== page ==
The Keith Collection is home to several artifacts of historical significance. This light blue print soup plate displays the etchings of the U.S. Constitution's First Amendment, recalling the protection of free speech and the press.
This artifact of liberty and freedom is referred to as the anti-slavery or abolition plate, one of the few produced to commemorate the life of Elijah Lovejoy, an active advocate for anti-slavery and an abolitionist editor who published an antislavery newspaper in Alton, Ill., in the 1800s. Lovejoy fought for free speech and press on the subject of slavery. As a result of exerting resistance against slavery, he was murdered in 1837 while defending his printing press from an anti-abolition mob. Upon his death, several plates were produced in England and shipped to New York to raise money for the purpose of freeing slaves. In addition to the etchings of the First Amendment, on top of the plate’s border appears, “Lovejoy, the first Martyr to American Liberty, at Alton, Nov. 7, 1837.”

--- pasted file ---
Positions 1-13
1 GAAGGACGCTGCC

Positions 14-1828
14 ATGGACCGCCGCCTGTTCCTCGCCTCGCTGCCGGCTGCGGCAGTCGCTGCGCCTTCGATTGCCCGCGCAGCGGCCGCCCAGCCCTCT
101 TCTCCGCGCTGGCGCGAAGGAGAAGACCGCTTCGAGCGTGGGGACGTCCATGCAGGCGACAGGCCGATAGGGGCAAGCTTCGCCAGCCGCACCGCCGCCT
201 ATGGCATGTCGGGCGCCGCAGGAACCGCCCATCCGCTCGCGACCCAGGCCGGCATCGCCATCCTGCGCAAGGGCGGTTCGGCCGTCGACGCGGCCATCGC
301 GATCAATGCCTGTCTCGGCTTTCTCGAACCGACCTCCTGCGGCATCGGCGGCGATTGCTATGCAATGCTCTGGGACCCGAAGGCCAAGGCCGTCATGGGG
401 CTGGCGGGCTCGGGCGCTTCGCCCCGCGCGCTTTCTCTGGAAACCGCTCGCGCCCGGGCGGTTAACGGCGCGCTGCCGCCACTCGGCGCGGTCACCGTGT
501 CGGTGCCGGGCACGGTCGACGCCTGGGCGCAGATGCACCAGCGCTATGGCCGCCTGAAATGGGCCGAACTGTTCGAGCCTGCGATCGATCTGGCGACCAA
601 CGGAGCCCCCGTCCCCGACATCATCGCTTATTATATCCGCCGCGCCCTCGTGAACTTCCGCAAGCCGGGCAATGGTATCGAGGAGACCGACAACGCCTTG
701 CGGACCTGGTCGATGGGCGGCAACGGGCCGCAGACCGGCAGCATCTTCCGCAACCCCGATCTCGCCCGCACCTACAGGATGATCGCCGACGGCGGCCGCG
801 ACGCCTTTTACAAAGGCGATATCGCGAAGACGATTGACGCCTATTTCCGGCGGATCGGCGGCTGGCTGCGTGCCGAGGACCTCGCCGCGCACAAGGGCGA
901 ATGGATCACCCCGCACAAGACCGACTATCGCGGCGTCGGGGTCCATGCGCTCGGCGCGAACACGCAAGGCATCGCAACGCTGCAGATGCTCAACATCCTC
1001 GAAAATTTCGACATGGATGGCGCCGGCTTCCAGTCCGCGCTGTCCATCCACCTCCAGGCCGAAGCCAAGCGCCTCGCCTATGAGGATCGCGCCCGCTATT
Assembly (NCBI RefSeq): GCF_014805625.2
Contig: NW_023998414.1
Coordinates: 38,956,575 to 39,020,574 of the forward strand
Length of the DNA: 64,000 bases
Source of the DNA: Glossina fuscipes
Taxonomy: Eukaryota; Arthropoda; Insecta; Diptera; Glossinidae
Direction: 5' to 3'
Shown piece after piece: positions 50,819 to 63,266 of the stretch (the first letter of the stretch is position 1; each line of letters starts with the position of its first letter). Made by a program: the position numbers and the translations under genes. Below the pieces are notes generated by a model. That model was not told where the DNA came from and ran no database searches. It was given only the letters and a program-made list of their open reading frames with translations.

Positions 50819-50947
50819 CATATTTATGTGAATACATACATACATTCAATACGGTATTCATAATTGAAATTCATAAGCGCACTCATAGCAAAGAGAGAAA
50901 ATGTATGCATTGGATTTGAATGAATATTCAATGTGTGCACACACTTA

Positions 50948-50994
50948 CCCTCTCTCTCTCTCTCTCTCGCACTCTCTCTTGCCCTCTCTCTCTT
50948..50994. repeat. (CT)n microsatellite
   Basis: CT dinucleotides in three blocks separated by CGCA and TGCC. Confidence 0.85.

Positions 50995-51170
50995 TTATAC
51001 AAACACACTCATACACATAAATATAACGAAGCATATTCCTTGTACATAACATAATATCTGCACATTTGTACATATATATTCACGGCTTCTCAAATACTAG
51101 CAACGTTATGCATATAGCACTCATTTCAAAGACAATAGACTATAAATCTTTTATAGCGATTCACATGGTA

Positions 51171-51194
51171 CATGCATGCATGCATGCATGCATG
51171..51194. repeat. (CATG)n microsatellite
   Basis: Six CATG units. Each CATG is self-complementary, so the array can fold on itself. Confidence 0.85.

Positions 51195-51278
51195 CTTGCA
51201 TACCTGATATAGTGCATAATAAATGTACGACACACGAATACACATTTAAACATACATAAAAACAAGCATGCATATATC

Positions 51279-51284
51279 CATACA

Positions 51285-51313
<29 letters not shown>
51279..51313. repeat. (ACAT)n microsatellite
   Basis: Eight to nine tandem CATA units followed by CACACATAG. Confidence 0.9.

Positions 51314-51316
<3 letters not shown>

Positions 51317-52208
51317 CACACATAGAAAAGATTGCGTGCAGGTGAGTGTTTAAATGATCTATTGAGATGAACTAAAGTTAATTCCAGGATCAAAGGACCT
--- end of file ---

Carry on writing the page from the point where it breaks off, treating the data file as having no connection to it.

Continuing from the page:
This plate was donated to the Damon J. Keith Collection of African-American Legal History by the Honorable Avern Cohn. Judge Cohn donated this historical gift to present an opportunity for others to learn of Lovejoy’s commendable efforts in upholding the First Amendment.
Displayed in the Special Collections Room in the Law Library